More squirrel bait regarding the American war in Vietnam, today from Peter Rodman, whose ongoing devotion to Henry Kissinger — his first boss — is touching if nothing else:
Military historians seem to be converging on a consensus that by the end of 1972, the balance of forces in Vietnam had improved considerably, increasing the prospects for South Vietnam’s survival. That balance of forces was reflected in the Paris Agreement of January 1973, and the (Democratic) Congress then proceeded to pull the props out from under that balance of forces over the next 2 1/2 years — abandoning all of Indochina to a bloodbath.
This is Rob’s terrain more than mine, but I’m going to go ahead and guess that the number of military historians who comprise this “consensus” is roughly equivalent to the number who believe that tens of thousands of enslaved people fought on behalf of the Confederacy.
In all seriousness, though, Rodman clearly has in mind the work of Mark Moyar (about whom I wrote here). Moyar’s claim to fame among rightward-thinking types rests almost solely on his insistence that the US was (in 1972) capable of winning the war in Vietnam; this perceptive analysis comes, I should add, from the same fellow who seriously believes Ngo Dinh Diem was an effective leader whom the US (per tradition) abandoned in his hour of need. Moyar’s status as a conservative genius-martyr is enhanced, apparently, by the fact that he hasn’t been offered a “prestigious” academic job. Rodman has evidently decided that as a substitute, Moyar’s thesis will be granted the status of “academic consensus.”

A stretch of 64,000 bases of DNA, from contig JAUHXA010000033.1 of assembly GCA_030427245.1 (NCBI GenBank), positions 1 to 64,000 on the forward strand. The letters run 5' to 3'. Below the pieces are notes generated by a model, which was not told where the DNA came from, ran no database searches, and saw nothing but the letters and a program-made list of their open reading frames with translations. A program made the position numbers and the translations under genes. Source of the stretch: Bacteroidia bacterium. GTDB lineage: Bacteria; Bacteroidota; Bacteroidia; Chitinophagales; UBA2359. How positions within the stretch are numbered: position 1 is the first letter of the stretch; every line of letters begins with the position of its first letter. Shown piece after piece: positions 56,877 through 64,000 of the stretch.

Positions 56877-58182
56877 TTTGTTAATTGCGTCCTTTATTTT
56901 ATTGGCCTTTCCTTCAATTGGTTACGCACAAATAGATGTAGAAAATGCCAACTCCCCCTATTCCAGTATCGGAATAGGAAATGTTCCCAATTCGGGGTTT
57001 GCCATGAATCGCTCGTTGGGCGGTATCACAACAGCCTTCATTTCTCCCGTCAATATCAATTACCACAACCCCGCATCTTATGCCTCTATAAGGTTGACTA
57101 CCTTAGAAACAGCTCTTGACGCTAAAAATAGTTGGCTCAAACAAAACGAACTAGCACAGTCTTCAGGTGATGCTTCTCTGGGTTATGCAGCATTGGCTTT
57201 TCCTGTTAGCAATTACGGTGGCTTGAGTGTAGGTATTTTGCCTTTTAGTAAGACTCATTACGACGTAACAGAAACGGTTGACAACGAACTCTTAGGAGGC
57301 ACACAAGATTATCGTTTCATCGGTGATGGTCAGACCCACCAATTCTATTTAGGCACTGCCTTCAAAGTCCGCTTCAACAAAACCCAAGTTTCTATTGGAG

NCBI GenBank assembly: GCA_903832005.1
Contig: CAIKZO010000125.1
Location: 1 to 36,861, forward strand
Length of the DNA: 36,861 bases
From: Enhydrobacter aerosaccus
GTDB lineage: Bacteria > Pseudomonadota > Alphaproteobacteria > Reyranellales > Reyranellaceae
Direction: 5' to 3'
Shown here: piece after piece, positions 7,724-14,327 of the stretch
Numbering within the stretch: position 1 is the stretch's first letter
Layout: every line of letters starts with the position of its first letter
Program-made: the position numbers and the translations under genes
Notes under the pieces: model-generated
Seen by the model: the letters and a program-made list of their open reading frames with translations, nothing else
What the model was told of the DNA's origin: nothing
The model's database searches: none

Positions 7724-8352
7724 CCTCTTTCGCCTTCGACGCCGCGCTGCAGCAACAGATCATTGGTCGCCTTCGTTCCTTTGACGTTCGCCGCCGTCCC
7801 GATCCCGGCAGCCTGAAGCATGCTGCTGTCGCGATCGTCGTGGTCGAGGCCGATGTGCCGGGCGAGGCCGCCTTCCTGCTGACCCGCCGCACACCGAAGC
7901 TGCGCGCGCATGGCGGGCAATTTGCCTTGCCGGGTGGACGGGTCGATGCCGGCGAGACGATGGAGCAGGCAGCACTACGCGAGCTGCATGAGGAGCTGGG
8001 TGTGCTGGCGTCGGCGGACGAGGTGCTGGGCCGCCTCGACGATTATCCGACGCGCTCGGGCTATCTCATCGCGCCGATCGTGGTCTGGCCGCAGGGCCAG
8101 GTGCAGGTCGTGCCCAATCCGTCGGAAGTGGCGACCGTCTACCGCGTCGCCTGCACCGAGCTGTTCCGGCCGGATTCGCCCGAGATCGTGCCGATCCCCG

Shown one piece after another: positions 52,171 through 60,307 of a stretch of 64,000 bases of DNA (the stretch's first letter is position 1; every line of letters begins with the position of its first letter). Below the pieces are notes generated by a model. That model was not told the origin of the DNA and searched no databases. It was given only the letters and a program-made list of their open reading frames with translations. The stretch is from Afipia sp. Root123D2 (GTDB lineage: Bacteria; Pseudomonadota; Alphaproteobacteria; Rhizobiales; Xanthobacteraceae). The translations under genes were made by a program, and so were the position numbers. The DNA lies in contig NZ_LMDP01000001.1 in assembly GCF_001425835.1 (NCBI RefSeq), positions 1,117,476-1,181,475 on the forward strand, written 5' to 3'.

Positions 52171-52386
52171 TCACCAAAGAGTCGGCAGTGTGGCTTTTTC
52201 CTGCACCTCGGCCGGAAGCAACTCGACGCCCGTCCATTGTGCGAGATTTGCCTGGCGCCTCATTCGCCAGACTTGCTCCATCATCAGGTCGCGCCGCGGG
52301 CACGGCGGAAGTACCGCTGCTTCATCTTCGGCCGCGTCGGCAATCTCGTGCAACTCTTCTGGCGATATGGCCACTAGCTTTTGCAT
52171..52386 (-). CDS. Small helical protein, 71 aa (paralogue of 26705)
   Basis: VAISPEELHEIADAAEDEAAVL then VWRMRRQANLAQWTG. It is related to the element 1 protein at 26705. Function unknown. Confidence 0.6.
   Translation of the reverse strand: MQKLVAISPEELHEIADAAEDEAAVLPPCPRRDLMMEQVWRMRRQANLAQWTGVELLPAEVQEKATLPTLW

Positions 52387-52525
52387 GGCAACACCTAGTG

Among other things, Rodman’s directive will surely rouse the commentariat at Neocon, where I’ve apparently been declared an enemy of the people — meriting “death or banishment” — for suggesting that the conservative narrative about the Vietnam War is . . . like . . . stupid? (And no, I haven’t overlooked the irony of people howling about liberal complicity in the Cambodian genocide while warning liberals of grim days to come . . .)